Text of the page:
A “Symphony of Your Life” blog with Mark Hardcastle
I watched as his powerful shoulders, muscles rippling with development over a lifetime of compensating for incapable legs, hauled his crippled body around the spiral staircase. To the first landing. Stop. Breathe. Then to the second landing. Breathe. And he was there. At the artillery observer’s post. Looking out over the Pacific Ocean to the south.
Just in time to see a mother whale and her calf breach off in the distance.
What was the difference between that elderly gentleman from Seattle and all those people with fully functional legs who turned back from their climb on the side of the Koko Crater trail yesterday? What was going through each of their minds?
Clearly the man on crutches understood the simplicity of the situation. All he needed to do was climb one stair. And then another. And another until he was at the top. Simple, though for him, not easy. But do-able.
What did the Koko Crater climbers understand? That it was too hot to climb one railroad tie? That they were too thirsty? Was the railroad tie simply too big for them to be able to step up onto it?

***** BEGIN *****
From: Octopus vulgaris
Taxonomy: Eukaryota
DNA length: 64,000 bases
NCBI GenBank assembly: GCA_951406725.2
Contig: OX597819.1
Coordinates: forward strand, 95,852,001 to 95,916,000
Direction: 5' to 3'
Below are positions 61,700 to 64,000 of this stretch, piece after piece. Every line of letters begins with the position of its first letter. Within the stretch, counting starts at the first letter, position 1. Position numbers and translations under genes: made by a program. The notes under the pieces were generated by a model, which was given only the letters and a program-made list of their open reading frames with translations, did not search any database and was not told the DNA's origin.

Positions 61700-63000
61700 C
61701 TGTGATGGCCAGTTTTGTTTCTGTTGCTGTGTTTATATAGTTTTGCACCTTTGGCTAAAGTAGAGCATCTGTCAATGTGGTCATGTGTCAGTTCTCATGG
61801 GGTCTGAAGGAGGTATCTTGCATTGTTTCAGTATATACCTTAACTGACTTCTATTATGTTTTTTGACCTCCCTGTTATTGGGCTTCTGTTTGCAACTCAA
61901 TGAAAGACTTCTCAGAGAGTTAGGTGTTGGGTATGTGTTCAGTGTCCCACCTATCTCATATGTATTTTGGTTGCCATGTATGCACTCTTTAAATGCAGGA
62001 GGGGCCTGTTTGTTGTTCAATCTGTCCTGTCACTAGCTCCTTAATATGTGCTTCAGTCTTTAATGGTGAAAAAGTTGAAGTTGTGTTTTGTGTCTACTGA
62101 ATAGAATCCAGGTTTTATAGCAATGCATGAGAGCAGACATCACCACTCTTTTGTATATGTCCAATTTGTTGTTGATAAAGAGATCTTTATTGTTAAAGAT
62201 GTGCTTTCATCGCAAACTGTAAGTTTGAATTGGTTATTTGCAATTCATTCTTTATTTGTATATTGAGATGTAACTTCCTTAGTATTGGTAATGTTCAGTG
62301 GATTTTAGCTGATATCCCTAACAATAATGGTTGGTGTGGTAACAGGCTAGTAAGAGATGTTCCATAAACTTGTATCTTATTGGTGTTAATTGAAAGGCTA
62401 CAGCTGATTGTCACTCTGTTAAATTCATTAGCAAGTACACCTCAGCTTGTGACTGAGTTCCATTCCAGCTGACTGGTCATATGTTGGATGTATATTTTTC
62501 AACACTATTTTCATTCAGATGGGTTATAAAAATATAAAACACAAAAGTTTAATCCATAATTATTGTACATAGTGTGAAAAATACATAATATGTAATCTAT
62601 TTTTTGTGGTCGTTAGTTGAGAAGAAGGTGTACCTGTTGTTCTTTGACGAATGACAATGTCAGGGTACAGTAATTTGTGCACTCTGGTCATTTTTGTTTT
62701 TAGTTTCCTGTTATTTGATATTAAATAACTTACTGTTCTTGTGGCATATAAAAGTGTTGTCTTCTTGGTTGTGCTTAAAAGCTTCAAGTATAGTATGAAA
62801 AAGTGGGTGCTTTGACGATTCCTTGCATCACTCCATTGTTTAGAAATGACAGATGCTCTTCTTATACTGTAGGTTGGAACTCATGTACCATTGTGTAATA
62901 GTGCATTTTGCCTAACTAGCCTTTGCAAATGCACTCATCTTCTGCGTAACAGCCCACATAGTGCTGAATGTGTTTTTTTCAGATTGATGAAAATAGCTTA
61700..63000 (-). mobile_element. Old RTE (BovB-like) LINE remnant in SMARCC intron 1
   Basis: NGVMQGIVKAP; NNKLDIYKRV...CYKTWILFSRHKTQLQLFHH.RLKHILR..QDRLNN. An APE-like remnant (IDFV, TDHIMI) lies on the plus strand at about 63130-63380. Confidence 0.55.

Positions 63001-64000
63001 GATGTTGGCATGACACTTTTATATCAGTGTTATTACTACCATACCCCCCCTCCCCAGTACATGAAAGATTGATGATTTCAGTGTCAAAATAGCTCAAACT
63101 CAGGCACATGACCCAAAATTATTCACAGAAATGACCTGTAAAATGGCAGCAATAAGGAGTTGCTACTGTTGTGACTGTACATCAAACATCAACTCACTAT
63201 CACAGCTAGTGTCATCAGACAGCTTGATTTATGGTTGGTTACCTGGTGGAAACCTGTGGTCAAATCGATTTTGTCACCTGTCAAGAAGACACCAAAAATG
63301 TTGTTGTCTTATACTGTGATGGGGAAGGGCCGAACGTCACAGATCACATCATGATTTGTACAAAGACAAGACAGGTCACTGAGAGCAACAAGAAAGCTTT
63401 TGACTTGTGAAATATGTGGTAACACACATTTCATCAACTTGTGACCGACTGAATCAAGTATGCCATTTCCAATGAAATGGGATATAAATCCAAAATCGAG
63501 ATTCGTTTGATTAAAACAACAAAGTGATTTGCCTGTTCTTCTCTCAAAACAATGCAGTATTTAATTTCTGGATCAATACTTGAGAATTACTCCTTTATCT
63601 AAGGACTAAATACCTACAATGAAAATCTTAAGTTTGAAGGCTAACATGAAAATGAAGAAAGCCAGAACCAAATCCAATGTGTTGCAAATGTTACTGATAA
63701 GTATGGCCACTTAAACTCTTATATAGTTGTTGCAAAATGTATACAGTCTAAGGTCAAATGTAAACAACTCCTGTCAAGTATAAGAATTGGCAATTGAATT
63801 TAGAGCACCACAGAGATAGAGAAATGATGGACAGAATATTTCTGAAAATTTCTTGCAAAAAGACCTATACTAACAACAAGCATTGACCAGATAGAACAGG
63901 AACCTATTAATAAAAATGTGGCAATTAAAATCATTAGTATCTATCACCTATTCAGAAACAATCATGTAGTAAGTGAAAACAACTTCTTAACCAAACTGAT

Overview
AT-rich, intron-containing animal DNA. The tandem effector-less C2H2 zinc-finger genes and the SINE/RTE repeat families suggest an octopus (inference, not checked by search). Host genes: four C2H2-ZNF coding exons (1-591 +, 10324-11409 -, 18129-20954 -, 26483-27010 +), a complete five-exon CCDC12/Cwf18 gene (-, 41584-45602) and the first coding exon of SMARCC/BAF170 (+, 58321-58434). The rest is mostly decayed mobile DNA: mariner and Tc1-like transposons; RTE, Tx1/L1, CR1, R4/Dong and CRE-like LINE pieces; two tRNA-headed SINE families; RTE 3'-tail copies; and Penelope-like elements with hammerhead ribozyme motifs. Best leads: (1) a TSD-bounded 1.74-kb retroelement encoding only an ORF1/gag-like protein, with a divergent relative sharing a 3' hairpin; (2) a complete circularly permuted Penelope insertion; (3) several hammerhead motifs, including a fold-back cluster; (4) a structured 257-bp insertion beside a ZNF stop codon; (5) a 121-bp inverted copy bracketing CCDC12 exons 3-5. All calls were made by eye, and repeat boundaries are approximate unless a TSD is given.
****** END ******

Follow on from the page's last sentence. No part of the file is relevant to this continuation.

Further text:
Or were they looking at the wrong thing? Were they seeing the enormity of climbing over 1,000 railroad ties in the heat of the Hawaiian sun when all they had to see was the single 6-inch step at the base of their stride?
What was the real challenge? The totality of the climb? Or the single railroad tie? What did they really have to do?
How about you? What is your challenge today? Today you are facing a very steep climb up some mountainside. What are you looking at? Are you feeling intimidated by the totality of your climb? Or can you focus on the single railroad tie at your feet?
I encourage you to look for the individual stairs on your climb. And have the courage to know that even though they may be many, you have the strength to climb them all, if you’ll simply climb them one at a time.
The Symphony of Your Life